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January 16, 2007 > Centerville ladies in business

Centerville ladies in business

Opportunities for women in business were limited in pioneer societies, but a few were able to forge careers. Mrs. M. E. Smith opened a millinery store in Centerville in 1875. It was said to be the first business of this kind in Washington Township. Mrs. Eliza Carter advertised in 1876 that she was "an experienced and skillful Ladies Nurse." Miss M. E. Sutherland advertised as a Dress and Cloak Maker with a specialty of cutting and fitting. She also kept "all kinds of Ladies and Children's Patterns" in her rooms at the Milton House.

Early local histories do not usually mention women in business. The Atlas of Alameda County published in 1878 lists Mrs. R. Blacow in the front Index and provides a double page view of her "Residence and Farm." She is described as a "Breeder of Thorough Bred French Merino Sheep." Some of the sheep are pictured on the previous page. Mrs. Blacow is listed in the Business Directory as a farmer and stock breeder and owner of 340 acres of land. Mrs. E. M. Bunting is also listed in the Index, but the illustration is of the residence and farm of her son John.

An 1879 Business Directory lists Miss Mary Brown as a school teacher and Mrs. B. J. Lewis as proprietor of the United States Hotel. Mrs. Lewis managed the hotel after her husband James died. Female school teachers were not usually listed in business directories in pioneer days. Other ladies listed as property owners were Catharine Brophy, Mary Nichols, Margaret Nichols, Margaret Norris, Sarah Tolin and Rachel Valpy. Many of these were widows not listed in business directories until after their husbands died.

Mrs. A. E. Platt advertised as a Fashion Milliner in 1889. She sold "hats and bonnets trimmed to order, latest styles, low prices."

The ladies of the Country Club published the History of Washington Township in 1904, but they provided little information about women in business. Teachers mentioned included Julia Rappleye, Laura Fowler, Mollie Reeder, Emma Reeder, Louise Earley, Flora Brown, Cora Simpson, Addie Ross, Miss Naylor, Miss Everett, Miss Mott, and Miss Thompson. A few ladies were mentioned as being honorary members of the Pioneer Society. Mrs. Ham is recognized as an operator of "the first singing school" in Centerville, but usually women were recognized only for their civic and social contributions.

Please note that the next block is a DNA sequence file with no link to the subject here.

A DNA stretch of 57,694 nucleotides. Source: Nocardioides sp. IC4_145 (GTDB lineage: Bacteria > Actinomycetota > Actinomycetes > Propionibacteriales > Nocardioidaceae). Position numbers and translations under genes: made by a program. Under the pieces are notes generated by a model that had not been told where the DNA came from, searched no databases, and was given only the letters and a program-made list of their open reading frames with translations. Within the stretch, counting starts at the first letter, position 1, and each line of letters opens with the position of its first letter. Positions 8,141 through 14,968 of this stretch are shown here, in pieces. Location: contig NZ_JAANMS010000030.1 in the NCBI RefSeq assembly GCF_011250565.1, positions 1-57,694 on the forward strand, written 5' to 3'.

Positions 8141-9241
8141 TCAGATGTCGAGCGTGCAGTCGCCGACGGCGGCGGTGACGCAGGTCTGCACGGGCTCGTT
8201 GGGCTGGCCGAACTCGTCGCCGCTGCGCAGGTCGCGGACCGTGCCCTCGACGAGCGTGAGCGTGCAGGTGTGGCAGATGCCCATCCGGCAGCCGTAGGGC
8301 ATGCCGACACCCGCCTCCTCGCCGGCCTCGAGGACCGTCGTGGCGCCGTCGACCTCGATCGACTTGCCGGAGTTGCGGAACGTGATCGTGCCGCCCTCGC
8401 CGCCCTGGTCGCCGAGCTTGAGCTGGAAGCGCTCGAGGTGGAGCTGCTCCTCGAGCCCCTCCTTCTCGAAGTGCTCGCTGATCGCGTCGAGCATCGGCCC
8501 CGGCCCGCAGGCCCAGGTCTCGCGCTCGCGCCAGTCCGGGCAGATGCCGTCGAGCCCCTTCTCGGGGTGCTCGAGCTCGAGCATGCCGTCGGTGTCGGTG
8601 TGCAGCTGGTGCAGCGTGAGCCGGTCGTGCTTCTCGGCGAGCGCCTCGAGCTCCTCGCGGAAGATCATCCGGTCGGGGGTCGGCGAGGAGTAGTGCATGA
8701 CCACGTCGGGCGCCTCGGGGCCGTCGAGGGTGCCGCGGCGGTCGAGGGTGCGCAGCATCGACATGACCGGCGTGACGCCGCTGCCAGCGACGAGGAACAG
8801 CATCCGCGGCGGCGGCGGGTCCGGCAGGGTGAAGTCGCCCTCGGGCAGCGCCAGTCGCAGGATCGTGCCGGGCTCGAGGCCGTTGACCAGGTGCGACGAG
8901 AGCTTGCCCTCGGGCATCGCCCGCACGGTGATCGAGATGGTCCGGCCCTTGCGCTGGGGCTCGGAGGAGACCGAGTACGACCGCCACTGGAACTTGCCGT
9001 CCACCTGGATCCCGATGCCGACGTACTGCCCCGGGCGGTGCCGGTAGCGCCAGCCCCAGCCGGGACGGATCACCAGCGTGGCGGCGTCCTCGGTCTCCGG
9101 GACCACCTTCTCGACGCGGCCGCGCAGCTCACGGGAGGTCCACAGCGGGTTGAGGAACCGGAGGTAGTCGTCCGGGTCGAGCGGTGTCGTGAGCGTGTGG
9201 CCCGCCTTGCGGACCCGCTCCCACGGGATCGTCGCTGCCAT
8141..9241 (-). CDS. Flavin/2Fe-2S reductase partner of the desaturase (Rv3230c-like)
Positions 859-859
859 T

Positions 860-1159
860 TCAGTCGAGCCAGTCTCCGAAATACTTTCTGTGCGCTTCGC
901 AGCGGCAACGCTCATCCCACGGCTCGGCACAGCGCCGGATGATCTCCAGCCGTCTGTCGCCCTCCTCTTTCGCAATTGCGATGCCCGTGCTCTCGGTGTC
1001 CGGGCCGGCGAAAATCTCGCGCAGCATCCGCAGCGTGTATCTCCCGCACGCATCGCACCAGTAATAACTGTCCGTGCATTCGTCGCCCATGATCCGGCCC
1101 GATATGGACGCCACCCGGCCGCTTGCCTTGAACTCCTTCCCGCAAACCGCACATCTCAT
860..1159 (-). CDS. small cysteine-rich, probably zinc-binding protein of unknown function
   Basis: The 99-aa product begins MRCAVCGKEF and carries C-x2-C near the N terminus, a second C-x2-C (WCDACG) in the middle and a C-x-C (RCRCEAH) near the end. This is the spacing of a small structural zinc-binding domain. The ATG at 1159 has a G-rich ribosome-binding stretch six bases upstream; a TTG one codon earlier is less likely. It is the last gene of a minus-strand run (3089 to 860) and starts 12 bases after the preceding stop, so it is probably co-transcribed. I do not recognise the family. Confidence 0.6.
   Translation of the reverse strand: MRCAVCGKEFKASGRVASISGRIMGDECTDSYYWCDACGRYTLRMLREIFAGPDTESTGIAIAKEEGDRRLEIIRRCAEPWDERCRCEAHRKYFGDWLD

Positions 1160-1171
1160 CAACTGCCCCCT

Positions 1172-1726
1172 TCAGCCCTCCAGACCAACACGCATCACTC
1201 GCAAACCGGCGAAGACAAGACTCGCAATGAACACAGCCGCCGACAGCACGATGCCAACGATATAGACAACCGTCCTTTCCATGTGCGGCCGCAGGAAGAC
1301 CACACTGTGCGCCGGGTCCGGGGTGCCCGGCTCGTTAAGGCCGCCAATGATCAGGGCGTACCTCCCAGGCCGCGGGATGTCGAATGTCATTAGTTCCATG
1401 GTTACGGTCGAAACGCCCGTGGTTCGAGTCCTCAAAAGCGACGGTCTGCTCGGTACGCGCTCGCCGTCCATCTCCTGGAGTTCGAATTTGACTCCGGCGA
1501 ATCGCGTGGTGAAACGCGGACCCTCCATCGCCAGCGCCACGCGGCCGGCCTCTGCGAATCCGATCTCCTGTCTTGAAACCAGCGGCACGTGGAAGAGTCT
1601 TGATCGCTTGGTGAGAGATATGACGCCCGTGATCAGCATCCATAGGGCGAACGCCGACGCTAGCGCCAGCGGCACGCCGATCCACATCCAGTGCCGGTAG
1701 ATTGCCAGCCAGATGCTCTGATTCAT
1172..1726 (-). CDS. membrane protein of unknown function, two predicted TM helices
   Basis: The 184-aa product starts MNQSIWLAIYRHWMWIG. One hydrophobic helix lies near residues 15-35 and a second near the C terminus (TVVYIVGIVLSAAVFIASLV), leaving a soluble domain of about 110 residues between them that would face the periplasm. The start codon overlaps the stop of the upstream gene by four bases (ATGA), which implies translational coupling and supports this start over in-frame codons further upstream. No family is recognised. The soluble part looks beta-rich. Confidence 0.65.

Ads for women in business became more common after 1900. Mrs. Agnes Smith was listed as a "Milly" (short for milliner) in 1907. "Burnt Xmas and New Year articles" were available at Miss Emma Simpson's after December 23, 1908. Miss Underwood advertised "Electric Needle Specialist, superfluous hair and all facial blemishes removed, shampooing and facial massage, Parisian Method, interviews requested." By 1912 Mrs. J. A. Coney was suggesting "for style you go to Mrs. Coney's in Centerville for your Easter Hats." Mrs. Amenskamp operated a Millinery Parlor that featured Spring Hats and Bonnets and even bleached old hats to "make them look like new."

It appears that Centerville had a variety of beauty parlors in the thirties and forties. Amanda Simmons was proprietor of the Centerville Beauty Shoppe in 1936 where ladies could get "Permanents and all Lines of Beauty Culture." Two years later this same ad was by Anne King. Swainson's Beauty Salon on South Main boasted "that the correct interpretation of the smartness of the day is always found in Swainson's Style Coiffures," and Rita Mae's Beauty Salon gave "Auto-Thermac Machineless Waves." Esther Jason operated the Cut-n-Curl Beauty Salon in 1940 featuring Revlon products and "all types of beauty culture." Mrs. Rachel Gillett later operated her Rachel's Beauty Shop.

Women also engaged in other business ventures. Mrs. John Harry advertised "Tailored to Measure Drapes and Curtains." Viola Davis and Beatrice Smith sold Knodt's Flowers at the Vee Bee Apparel Shop, and Thelma Lemas operated "The Floral Bouquet" for Henry Miller.

One of Centerville's most enduring business women was Velma Francis Lewis. She was born to a pioneer Centerville family in 1904, grew up in the area, graduated from Washington High School and married highway patrolman Joseph Duffy Lewis. Velma served as organist at Holy Spirit and St. Leonard's Catholic churches and also owned and operated Velma Lewis Real Estate, Broker and Insurance for some 60 years.

Now a number of women conduct a variety of successful business enterprises in Centerville. They follow a long line of pioneer women who led the way.

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